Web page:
Sudan, South Sudan agree to border deal
Countries missed U.N. deadlines
NAIROBI, Kenya – Arch-foe neighbors Sudan and South Sudan signed 10 “cooperation” agreements on Thursday meant to demilitarize the tense border, restart oil production and open a new page after decades of war and last year’s contentious split into two separate nations.
Yet several of the hottest disputes were put off for later talks, signaling that one of the world’s most intractable conflicts still could flare up.
The leaders of the two nations, President Omar al-Bashir of Sudan and President Salva Kiir of South Sudan, had been meeting in Addis Ababa, Ethiopia, since Sunday, trying to stave off international wrath and the threat of sanctions after blowing a United Nations deadline to reach a comprehensive end to their long-running, and sometimes bloody, dispute.
The Thursday deal paves the way for South Sudan to restart its oil production, which must be pumped north through Sudanese pipelines for export. Amid an impasse over how much South Sudan was to pay in transit fees, Sudan began confiscating South Sudan’s oil, leading South Sudan to shut down its oil industry in January.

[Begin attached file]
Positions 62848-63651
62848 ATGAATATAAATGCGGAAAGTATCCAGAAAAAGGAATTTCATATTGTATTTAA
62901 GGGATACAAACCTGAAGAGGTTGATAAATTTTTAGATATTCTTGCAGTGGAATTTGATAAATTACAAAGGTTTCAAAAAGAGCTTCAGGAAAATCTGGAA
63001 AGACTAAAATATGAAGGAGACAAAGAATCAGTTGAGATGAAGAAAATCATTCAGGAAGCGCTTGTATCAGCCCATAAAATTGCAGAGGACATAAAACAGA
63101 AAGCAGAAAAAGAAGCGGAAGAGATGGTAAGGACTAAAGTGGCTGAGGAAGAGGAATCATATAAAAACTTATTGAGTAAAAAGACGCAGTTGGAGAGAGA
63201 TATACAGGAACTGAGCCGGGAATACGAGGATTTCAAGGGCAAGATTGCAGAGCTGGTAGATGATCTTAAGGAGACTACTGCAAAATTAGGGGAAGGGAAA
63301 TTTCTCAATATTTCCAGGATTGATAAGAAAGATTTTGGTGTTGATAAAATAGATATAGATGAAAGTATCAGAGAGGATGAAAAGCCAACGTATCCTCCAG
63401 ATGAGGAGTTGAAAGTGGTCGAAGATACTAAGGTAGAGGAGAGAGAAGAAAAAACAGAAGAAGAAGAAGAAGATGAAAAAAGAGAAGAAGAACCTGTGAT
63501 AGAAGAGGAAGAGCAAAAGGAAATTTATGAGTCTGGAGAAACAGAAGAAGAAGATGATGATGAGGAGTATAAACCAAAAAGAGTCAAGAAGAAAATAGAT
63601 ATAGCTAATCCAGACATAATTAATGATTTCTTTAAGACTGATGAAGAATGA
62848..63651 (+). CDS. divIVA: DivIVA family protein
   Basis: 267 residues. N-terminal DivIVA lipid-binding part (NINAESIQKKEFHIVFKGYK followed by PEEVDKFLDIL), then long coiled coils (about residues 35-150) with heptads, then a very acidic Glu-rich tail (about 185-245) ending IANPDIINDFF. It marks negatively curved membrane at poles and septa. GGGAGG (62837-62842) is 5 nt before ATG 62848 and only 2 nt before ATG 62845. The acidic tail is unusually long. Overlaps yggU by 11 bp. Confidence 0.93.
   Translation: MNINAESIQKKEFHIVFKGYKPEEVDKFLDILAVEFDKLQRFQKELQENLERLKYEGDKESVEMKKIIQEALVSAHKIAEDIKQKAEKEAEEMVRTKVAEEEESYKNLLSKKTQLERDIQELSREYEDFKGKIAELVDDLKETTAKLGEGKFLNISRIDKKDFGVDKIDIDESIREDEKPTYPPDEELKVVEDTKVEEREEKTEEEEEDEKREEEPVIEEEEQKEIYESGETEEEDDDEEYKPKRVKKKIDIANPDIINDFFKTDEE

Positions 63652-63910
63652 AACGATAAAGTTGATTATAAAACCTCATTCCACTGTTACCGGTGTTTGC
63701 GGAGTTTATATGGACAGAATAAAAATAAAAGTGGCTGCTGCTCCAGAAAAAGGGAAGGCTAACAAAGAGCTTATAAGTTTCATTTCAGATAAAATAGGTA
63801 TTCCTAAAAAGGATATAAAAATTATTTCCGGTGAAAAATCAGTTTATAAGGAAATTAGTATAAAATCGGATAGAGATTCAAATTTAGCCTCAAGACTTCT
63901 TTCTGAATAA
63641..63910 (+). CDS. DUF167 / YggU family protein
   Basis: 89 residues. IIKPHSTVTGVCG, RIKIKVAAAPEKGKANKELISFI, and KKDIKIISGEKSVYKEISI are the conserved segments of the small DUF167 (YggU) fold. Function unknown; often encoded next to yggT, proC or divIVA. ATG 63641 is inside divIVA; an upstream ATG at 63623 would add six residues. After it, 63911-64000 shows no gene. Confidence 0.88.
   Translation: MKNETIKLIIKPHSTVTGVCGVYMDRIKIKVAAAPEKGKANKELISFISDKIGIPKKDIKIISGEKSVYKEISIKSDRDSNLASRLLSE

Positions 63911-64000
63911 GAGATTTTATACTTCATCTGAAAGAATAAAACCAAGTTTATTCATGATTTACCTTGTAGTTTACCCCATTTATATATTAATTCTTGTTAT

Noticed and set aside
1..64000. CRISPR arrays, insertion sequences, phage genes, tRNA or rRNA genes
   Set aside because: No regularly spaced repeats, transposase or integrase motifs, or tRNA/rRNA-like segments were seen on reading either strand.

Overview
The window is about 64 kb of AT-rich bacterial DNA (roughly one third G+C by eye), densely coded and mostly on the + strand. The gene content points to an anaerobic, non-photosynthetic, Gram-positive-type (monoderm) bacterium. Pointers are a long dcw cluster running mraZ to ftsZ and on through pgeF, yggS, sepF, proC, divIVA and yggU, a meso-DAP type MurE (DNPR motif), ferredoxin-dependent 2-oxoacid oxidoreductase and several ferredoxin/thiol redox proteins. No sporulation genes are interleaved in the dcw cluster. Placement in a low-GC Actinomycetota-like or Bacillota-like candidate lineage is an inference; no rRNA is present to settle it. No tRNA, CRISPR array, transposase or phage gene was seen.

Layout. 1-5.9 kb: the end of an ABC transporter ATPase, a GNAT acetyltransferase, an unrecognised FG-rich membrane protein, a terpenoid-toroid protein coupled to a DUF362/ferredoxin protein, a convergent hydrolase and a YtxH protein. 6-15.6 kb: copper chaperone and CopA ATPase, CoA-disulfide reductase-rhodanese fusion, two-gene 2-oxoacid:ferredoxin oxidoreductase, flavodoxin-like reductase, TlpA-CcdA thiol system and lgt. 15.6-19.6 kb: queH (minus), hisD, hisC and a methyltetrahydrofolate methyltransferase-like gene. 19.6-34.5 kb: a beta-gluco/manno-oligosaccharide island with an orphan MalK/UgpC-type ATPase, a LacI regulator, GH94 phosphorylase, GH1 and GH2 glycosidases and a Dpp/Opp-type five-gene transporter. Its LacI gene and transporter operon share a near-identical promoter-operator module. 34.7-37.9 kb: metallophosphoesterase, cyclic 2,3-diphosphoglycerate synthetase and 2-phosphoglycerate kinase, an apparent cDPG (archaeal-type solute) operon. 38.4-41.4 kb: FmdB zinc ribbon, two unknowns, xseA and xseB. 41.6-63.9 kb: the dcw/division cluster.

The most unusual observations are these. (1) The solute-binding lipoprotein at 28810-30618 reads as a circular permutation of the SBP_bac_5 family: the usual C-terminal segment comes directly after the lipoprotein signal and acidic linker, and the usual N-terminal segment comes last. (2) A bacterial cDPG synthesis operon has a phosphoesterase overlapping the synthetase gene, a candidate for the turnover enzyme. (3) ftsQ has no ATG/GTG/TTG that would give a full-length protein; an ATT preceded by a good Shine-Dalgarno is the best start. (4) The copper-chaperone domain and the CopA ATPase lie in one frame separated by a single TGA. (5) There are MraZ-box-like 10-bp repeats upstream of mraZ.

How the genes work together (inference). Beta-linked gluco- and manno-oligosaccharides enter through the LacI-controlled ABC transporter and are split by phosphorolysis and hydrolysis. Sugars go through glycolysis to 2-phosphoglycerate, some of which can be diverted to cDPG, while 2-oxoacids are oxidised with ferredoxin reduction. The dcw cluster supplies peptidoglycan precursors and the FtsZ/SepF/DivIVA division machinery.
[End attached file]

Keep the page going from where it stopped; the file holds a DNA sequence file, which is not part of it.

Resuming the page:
Last year, South Sudan exercised the right embedded in a U.S.-brokered 2005 peace deal to secede and become an independent nation after decades of civil war between the two sides.
“This is an extraordinarily important event. These are issues that have lingered since the independence of South Sudan,” said Princeton Lyman, the U.S. special envoy to Sudan and South Sudan, in a phone interview.
The oil shutdown had pushed both sides toward economic collapse, but South Sudan in particular was running out of money.
The new deal activates a demilitarized zone of 6.2 miles on both sides of the border, monitored with the assistance of U.N. peacekeepers and overseen by joint committees to resolve disputes. The deal was mediated by the African Union.
The 10 agreements also included deals on re-opening cross-border trade, free movement across the countries and a host of other economic and financial issues.
But the deal did not include a resolution to the disputed border district of Abyei, which was promised a referendum to decide which country to join.